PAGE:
Finding it hard to keep up with this fast-paced industry?
Exponential data growth isn’t a new idea, but the pandemic and the move to hybrid workplaces has accelerated the adoption of data sources, particularly structured data, and we’re now at a point where most organizations need to invest in tools to help manage the sprawl.
This is according to records and information management professionals surveyed for the Pulse of the Industry Report 2022. According to the Report, the average organization adopted two or more new data sources over the course of the pandemic, with some introducing more than five new sources of critical data.
As a result, more than 36% of respondents saw between 100% and 500% data growth in the data for which they were responsible. Most respondents see this as a trend that will continue, expecting 50-100% growth in the next two years.
Most respondents’ organizations (81%) are now operating a hybrid model, with both cloud services and on-premises systems.
But while 72% said they increased the number of data sources, only 36% of organizations said they were doing a good job of managing the situation. Let’s take a closer look at the results.
Unstructured data is growing
The use of unstructured data sources, like documents (for example, Word, Excel, PDF) in collaboration suites, SharePoint sites, Microsoft Teams, OneDrive, and file shares, continues to be significant. For most respondents (60%) unstructured data represents between 50 and 100% of total data in their organisations.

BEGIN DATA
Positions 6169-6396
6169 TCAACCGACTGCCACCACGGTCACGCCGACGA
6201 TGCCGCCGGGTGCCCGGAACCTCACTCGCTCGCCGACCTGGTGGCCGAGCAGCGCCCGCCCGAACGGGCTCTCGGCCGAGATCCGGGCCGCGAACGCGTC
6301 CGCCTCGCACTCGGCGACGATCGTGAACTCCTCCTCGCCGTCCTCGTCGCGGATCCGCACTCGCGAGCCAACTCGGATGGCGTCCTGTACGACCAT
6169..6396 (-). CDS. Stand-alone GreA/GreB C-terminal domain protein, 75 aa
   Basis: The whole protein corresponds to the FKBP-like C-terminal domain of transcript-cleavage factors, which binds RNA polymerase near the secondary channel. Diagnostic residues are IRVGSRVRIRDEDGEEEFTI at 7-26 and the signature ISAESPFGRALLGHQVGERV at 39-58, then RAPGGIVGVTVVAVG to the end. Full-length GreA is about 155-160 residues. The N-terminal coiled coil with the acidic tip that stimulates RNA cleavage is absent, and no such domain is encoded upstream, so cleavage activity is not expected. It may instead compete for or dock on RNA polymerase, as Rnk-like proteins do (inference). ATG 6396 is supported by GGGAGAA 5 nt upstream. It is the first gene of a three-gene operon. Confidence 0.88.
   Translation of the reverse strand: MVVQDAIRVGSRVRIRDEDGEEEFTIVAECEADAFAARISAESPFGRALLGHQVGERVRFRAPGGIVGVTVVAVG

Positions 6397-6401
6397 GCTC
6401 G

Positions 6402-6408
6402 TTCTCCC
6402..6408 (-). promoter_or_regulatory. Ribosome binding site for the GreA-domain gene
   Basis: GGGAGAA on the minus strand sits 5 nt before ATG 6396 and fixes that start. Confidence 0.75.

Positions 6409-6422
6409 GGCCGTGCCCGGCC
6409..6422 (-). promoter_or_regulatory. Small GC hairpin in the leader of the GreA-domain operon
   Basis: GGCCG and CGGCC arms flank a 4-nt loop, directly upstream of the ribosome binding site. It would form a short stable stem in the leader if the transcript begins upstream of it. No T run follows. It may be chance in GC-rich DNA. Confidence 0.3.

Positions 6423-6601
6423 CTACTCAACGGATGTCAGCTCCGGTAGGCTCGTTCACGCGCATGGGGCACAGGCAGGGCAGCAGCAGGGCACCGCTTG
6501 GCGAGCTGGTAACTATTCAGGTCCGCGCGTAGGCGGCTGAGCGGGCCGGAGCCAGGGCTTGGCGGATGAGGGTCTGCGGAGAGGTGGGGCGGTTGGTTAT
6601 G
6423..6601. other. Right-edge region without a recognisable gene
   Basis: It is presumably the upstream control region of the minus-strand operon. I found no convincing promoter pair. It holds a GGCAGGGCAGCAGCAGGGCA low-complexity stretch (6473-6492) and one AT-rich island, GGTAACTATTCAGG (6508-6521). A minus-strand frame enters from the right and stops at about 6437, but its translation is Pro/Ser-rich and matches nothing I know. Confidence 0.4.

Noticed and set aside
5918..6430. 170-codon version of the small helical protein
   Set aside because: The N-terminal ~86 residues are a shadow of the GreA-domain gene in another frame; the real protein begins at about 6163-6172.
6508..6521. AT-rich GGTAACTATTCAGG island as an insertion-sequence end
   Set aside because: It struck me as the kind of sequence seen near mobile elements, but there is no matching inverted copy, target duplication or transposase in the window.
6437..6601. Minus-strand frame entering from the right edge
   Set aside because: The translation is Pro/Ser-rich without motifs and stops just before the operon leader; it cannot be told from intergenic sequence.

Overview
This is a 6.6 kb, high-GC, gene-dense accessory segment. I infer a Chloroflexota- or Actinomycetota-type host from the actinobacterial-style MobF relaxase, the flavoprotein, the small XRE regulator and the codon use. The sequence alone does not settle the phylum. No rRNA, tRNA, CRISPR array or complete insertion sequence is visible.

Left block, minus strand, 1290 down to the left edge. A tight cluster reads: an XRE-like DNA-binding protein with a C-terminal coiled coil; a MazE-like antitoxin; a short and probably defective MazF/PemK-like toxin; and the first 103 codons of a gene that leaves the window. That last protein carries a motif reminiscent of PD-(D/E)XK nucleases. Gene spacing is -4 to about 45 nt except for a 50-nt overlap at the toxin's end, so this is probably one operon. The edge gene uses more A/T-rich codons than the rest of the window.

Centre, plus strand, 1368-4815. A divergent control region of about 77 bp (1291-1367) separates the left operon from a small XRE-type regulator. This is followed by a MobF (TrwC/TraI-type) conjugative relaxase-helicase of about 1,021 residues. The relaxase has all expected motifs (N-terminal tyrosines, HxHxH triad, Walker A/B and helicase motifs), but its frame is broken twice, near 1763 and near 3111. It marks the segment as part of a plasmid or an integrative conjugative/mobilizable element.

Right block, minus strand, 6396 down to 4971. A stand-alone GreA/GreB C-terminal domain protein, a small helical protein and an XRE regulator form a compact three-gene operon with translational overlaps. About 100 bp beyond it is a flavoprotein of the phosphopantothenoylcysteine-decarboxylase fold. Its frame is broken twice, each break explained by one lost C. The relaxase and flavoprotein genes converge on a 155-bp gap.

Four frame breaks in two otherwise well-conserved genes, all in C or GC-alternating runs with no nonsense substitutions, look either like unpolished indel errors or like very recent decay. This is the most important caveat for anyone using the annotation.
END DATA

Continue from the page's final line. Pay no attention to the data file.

The challenges of unstructured data
When it comes to collaboration tools or file shares, the primary challenge for records and information managers is that the tools lack the functionality to ensure robust record controls and policies.
Applications that output unstructured data lack basic records management features such as versioning, and their metadata is related to the file properties. Information related to the business context of the data is held within the file itself. The burden of categorization or classification is then on the user or the records and information management professional, who must open the file and investigate its context.
There is also an added challenge for collaboration tools such as Slack or Teams: how do you define a record? Is a Slack approval a formal business decision? What if that approval comes in the form of a poll, or an emoji reaction?
What about structured data?
A little confusingly, while most respondents rated their organizations well when it comes to managing structured data, only 26% of respondents had tools and processes for managing structured data across all the systems within their respective organizations. These systems include Customer Relationship Management systems (CRM), Financial systems, and Line of Business systems.
Structured data differs from unstructured data, as it is much more consistent: it is in a standardized format, has a well-defined structure and complies to a data model. This data is generally stored in a database.